Friend of Dylann Roof Begins Serving Sentence for Lying to Federal Authorities

In this file frame from video, Joey Meek, friend of Dylann Roof who is accused of killing nine black church members during Bible study on June 17 in Charleston, S.C., speaks to ABC.

A friend with whom convicted church shooter Dylann Roof shared his plans to massacre South Carolina churchgoers has begun serving more than two years in prison for lying to federal authorities.

Joey Meek reported to Elkton Federal Correction Institution in Lisbon, Ohio, on Tuesday, attorney Debbie Barbier told The Associated Press on Friday. Elkton is a low-security facility with just over 2,300 inmates about 80 miles (129 kilometers) southeast of Cleveland, according to the federal Bureau of Prisons website.

Prosecutors have said that Roof told Meek, 22, during a night of vodka, cocaine, marijuana and video games that he was planning to kill black people at a Charleston church during an evening Bible study.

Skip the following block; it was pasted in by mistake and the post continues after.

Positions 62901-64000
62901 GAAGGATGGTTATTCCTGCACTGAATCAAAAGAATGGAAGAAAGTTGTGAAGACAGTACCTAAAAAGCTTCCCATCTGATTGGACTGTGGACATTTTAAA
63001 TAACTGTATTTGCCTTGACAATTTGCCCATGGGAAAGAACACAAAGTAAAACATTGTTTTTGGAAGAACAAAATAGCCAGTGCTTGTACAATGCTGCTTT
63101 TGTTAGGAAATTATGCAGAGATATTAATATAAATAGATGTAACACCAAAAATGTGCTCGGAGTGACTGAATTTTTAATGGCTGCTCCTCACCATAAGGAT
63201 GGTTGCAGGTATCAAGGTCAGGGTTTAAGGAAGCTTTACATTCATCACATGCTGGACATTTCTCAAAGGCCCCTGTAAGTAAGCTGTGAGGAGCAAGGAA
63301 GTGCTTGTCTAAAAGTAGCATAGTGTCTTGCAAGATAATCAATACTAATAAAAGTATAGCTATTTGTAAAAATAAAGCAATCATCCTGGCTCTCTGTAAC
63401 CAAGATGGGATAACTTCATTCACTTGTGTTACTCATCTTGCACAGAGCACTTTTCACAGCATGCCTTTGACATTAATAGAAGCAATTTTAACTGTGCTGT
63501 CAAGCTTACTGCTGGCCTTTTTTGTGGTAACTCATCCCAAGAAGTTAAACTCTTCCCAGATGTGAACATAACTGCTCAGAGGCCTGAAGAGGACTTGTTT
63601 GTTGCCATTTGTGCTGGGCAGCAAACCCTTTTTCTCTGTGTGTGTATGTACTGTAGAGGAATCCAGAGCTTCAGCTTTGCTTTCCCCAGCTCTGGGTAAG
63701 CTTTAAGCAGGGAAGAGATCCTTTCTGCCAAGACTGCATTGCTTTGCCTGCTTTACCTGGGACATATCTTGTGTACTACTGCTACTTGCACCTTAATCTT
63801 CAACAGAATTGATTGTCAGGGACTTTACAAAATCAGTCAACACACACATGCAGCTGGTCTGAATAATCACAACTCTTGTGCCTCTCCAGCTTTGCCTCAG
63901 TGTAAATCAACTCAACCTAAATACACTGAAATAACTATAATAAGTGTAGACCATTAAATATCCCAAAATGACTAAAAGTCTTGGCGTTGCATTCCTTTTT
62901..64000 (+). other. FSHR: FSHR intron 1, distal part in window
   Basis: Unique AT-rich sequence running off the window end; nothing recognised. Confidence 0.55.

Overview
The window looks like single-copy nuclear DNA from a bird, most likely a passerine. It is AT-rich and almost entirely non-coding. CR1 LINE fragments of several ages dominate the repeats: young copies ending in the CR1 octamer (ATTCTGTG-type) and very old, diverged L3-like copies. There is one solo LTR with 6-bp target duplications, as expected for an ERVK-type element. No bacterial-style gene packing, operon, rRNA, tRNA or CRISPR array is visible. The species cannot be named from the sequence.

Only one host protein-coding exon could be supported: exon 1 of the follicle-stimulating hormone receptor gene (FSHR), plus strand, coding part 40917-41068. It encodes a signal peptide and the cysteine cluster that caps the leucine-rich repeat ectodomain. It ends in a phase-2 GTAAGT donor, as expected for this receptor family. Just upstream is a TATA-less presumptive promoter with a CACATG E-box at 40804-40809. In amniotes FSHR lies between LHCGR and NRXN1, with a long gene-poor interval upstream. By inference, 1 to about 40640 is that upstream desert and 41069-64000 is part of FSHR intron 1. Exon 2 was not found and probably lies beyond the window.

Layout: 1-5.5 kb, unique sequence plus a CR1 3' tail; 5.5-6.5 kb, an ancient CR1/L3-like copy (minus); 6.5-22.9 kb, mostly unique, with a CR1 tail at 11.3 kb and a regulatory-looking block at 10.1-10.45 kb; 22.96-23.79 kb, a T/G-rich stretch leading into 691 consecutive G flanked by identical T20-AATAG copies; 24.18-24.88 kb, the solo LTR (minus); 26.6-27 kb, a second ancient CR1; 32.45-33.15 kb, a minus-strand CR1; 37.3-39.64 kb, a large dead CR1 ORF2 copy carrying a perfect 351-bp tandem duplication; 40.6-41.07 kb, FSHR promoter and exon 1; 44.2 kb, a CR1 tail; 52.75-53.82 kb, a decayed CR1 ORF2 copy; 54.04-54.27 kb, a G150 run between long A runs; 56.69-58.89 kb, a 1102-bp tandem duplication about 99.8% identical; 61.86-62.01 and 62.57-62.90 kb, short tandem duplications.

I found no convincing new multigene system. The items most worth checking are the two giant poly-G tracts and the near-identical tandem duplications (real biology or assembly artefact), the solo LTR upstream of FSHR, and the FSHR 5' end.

Meek told authorities he thought his childhood friend was all talk until a week later, when news broke of a deadly shooting rampage at Charleston’s Emanuel AME Church. But instead of calling authorities, Meek talked another friend out of going to police and giving them Roof’s name, and then lied to the FBI about his conversation with Roof.

Meek was not charged for failing to tell police about the impending attack since that is not a crime under federal law. Instead, he was prosecuted for stopping a friend immediately after the slaughter from calling the police to report Roof as a suspect, actions a judge said delayed Roof’s capture for hours, during which Roof easily could have killed more people somewhere else.

Roof, 23, was convicted on 33 federal charges, including hate crimes, and sentenced to death earlier this year. A plea deal on state murder charges in exchange for life sentences wrapped up the prosecutions against him, and he was transferred to federal death row in Terre Haute, Indiana, last week.

Unlike Roof, a self-avowed white supremacist who told jurors in his closing argument he still felt he had to carry out the slaughter, Meek showed remorse for his crimes, sending each victim’s family a handwritten letter of apology and pointing out traits he admired in their loved ones. Meek cried last month as he told a sentencing judge he feared retribution behind bars from people angry with Roof.

“I don’t know if I’ll make it out of prison alive,” Meek said. “I’m scared.”

Source: AP